Sweden has a known philosophy of making it not reliant upon oil. It is noble and should be that of each nation, but trying to control the price just further complicates the matter. Your goal of being independent by 2020 is notable and I hope you achieve it; but forcing the hand of the market only makes things worse.

I am sure by implementing this plan, it has done more damage to your petrol prices than anything the President of the United States could ever do.



posted on Mar, 11 2012 @ 09:54 PM
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reply to post by ownbestenemy
 


I guess you fail to see the obvious. Not used to thinking are you? When Obama put sanctions on Iran, he pretty much forced the EU to do the same, This meant alot of EU countries could no longer get oil from Iran. That meant they had to take it from somewhere else, since oil demand is the same. That means those other suppliers have to increase their prices, as they got a higher demand. Hence even Sweden is affected by these sanctions, despite not having done anything. And Sweden is not the only country either beside the U.S with increased oil prices: Try the rest of Europe as well including most of the world. All because one stupid man without the foresight to figure out what will happen, unlike Ron Paul, that predicted this and everything else happening the last 10 years! Insanity like this would never happen with Ron Paul at the rudder, mark my words.

The ignorance of the average American is demonstrated by how well Ron Paul does in the election, the % of Ron Paul votes being directly linked to the number of Americans with a IQ above average, it seems.

edit on 11-3-2012 by NeoVain because: (no reason given)



posted on Mar, 11 2012 @ 10:01 PM
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Originally posted by NeoVain
reply to post by ownbestenemy
 


I guess you fail to see the obvious. Not used to thinking are you? When Obama put sanctions on Iran, he pretty much forced the EU to do the same, This meant alot of EU countries could no longer get oil from Iran. That meant they had to take it from somewhere else, since oil demand is the same. That means those other suppliers have to increase their prices, as they got a higher demand. Hence even Sweden is affected by these sanctions, despite not having dome anything. And Sweden is not the only country either beside the U.S with increased oil prices: Try the rest of Europe as well including most of the world. All because one stupid man without the foresight to figure out what will happen, unlike Ron Paul! Insanity like this would never happen with Ron Paul at the rudder, mark my words.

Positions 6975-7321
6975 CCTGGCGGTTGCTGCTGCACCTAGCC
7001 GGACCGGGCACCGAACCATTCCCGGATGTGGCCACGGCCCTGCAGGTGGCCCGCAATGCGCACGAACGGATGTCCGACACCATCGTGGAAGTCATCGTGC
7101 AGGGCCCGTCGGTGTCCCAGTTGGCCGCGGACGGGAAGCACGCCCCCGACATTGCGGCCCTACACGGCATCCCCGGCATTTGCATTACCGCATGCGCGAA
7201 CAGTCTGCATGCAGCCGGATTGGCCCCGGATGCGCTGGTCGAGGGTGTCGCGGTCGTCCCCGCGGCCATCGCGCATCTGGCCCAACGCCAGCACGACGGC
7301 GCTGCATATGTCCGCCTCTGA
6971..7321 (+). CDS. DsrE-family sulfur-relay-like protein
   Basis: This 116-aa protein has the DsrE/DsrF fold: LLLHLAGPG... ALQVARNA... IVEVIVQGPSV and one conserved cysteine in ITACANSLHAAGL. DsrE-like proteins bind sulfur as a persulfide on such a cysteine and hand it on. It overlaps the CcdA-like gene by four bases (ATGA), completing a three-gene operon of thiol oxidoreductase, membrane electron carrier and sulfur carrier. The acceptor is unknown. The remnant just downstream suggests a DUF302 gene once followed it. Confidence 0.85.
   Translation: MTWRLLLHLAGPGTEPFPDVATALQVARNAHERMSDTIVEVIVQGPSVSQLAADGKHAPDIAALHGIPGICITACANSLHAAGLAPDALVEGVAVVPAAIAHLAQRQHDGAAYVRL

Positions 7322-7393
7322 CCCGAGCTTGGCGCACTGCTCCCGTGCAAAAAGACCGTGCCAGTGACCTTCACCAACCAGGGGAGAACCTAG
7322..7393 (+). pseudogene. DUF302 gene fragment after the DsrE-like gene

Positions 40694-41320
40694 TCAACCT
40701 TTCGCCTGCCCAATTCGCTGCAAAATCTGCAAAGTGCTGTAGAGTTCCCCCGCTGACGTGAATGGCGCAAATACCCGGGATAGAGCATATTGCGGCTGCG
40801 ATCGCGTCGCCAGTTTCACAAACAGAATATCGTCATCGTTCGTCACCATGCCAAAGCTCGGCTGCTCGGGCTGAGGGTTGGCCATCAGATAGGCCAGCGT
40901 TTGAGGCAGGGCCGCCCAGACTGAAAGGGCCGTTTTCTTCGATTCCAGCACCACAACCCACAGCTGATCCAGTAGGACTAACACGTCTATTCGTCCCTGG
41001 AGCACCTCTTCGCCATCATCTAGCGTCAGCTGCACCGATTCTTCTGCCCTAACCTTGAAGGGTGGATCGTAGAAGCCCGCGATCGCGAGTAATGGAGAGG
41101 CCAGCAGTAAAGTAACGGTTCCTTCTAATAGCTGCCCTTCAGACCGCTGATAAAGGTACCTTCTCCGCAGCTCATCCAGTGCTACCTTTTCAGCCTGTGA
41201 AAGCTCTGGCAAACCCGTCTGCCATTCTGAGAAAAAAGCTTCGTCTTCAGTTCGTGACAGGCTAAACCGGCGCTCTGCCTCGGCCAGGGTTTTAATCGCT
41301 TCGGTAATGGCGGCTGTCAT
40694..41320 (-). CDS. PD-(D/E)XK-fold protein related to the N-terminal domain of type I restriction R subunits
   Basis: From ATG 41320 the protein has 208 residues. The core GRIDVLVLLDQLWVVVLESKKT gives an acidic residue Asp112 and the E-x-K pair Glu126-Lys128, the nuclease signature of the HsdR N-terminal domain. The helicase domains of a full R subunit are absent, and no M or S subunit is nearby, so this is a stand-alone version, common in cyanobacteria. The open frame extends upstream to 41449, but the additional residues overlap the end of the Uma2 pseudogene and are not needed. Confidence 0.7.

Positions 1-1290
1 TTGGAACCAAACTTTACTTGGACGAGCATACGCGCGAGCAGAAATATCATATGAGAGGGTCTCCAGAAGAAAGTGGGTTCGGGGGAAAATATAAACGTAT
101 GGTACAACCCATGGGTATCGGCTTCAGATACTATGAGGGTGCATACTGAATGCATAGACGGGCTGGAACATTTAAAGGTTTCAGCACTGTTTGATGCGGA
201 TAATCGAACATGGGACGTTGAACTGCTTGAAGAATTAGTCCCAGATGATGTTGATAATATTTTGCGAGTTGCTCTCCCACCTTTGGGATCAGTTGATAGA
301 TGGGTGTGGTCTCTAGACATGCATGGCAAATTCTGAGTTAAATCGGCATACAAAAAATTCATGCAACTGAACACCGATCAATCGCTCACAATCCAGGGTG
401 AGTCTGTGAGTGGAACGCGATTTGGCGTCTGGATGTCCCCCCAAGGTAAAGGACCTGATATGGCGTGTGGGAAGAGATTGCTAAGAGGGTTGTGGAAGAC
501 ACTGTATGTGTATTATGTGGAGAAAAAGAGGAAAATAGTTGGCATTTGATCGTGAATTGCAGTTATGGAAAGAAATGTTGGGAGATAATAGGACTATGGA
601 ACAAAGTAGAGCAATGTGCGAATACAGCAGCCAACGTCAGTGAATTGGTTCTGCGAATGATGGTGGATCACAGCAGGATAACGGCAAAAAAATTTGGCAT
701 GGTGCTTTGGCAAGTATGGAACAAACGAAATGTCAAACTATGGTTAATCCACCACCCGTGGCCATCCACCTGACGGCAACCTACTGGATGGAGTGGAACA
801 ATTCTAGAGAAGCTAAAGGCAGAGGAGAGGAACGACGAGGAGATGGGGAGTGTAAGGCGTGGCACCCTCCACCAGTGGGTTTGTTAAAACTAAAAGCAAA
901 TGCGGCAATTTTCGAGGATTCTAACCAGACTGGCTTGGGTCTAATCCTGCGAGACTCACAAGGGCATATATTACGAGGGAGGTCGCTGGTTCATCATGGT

Wait -- I am not used to thinking? I don't put the whole of the issue into consideration? I never said that what President Obama -- actually Congress -- did in terms of sanctions wasn't in play. But to exclusively place the blame upon that is only narrowly viewing the situation.

Did it have an affect? Absolutely! Did it cause the massive spike? My guess, since I am no economist and by my assumption, neither are you, it had a small affect on the price of crude overall. It is easier to blame one man, a man in which I despise and abhor his politics, for the increase; but that wouldn't be prudent nor exercising the site's motto of denying ignorance.

I think that is what the Cato opinion piece is trying to say. Trying to say, look at the macroeconomics of the situation and not just the microcosm of it. To lay the complete blame on the president is being ignorant and taking the easy path.



posted on Mar, 11 2012 @ 10:04 PM
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Originally posted by NeoVain
The ignorance of the average American is demonstrated by how well Ron Paul does in the election, the % of Ron Paul votes being directly linked to the number of Americans with a IQ above average, it seems.


This is rich! Equate this to the electorate -- in which I assume you have no idea how the process actually works -- upon the People and our demonstration of ignorance. Could it be that Paul doesn't represent the cross-section of America?

I do ask though, can you produce evidence of your quoted statistic? Percentage of Ron Paul votes linked to IQ? You do know that IQ is an invalid qualifier for intelligence right?



posted on Mar, 11 2012 @ 10:13 PM
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How come they never bring up Iraq in these discussions?
They have the second largest oil reserves in the world - why not get the oil from there?
I don't get it.



posted on Mar, 12 2012 @ 07:08 AM
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Originally posted by links234

They did ask that:


If the question is asked, "Why does item X cost more?" and the response is, "Because the price went up.", that's a reply, not an answer.

While all answers are replies, not all replies are answers.

I dig the Cato Institute. They're a great libertarian think-tank. But this article is about a half-bubble off of level.

/TOA